shows the periods when various recruitment methods were active, along with the number of participants recruited each week. Women were exposed to Facebook pages with recruiting posts and advertisements, other online media, and ALSWH referral for the entire recruitment period. Facebook advertising was reasonably constant, with breaks due to technical issues, pricing, and the changeover from the ALSWH promotion to WHoA!. In June 2013, Facebook introduced newsfeed advertising, so that advertisements appeared in the central part of the screen (rather than to the side) and on mobile devices that used the Facebook app. Targeted Facebook advertising was also introduced in June 2013, whereby particular sections of the community were identified and advertisements were shown only to those people who met the specified criteria. For example, advertisements designed for women of a particular age (eg, 19 years) appeared only on the Facebook pages of women who were that age (see ).
The introduction of targeted newsfeed advertising in combination with increased advertising had a significant impact on participant responses. Prior to this time, an average of 10.5 women responded per day (2434 surveys over 232 days). After the introduction of targeted newsfeed advertisements and before the WHoA! promotion, responses rose to an average of 54.3 per day (6787 surveys over 125 days). The WHoA! promotion was officially launched in early October 2013, and the fashion company database was emailed late October 2013, resulting in a spike of responses. However, WHoA! prelaunch activities were conducted from July until the launch to engage the interest of potential participants in the WHoA! materials. During the WHoA! promotion, responses rose to an average of 100.6 per day (7849 surveys over 78 days). As can be seen in, this was the most intensive period of recruiting activities during the campaign incorporating both ALSWH and WHoA! activities.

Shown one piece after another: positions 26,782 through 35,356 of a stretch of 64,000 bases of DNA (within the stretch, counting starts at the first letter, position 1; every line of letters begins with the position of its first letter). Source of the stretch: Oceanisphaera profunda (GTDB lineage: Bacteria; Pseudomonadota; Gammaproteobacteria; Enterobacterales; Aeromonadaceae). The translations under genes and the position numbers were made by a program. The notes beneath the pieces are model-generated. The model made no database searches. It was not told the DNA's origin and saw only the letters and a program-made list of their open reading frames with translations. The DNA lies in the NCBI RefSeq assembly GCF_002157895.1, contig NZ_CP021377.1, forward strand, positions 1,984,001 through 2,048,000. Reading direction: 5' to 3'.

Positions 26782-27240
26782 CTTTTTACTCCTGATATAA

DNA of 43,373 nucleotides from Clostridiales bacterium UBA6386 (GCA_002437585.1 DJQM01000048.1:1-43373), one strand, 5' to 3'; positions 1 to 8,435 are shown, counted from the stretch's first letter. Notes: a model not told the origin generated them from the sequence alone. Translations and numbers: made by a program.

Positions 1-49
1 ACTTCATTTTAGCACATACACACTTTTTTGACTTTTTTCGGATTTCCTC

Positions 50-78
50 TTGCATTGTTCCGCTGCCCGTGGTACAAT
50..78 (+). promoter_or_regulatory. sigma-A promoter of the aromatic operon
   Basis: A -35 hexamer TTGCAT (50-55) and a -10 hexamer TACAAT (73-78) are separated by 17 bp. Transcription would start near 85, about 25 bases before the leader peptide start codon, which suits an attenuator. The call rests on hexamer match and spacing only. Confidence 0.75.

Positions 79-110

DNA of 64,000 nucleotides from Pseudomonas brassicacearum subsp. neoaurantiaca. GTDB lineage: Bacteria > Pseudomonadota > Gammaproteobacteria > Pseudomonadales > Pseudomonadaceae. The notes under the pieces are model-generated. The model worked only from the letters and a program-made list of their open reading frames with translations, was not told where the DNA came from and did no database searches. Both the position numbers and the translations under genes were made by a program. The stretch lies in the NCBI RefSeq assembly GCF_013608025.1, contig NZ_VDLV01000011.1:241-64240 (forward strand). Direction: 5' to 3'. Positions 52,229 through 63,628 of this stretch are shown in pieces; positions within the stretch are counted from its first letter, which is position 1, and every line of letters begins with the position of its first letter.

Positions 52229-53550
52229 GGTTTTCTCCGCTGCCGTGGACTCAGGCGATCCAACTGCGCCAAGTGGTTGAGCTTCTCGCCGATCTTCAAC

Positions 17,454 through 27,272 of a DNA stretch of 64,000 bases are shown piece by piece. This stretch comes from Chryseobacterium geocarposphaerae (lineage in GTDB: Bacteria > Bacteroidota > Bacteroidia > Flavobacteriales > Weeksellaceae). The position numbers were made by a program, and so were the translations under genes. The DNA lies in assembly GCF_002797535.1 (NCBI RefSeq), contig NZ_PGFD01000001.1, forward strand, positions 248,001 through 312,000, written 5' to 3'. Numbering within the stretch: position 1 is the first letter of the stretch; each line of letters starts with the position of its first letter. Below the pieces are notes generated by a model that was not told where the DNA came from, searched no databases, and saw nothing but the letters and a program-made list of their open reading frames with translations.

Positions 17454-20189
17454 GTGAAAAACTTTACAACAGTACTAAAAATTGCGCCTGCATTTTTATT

Of the 17,069 women enrolled in the 1989-95 cohort, 200 did not indicate how they heard about the survey. Of the remaining 16,869 women, 69.94% (n=11,799) indicated Facebook, 4.93% (n=831) other Web activities, 7.02% (n=1184) referral, 5.39% (n=910) traditional media, and 12.72% (n=2145) the fashion company (see). Compared with the 2011 Australian Census, respondents to each of the recruitment strategies were more likely to have a university degree and to be studying. Most of the strategies resulted in relatively representative samples of women with regards to age, except that referral and the fashion company overrepresented older women compared to the population. There was also a higher proportion of women living in urban areas among the women recruited via the fashion company. With regards to education, all recruitment strategies led to an underrepresentation of less educated women compared to the 2011 Australian Census; however, Facebook was the least biased in this regard. Facebook resulted in the most representative sample in relation to the Australian Census, whereas the fashion company sample was the least representative. As would be expected and has been reported in detail in Mishra et al [ ], the overall sample was broadly representative of women in this age group with overrepresentation of women with higher levels of education.
|Facebook (N=11,799)||Other Web activities (N=831)||Referral (N=1184)||Traditional media (N=910)||Fashion company (N=2145)||2011 Australian Census (N=847,042)|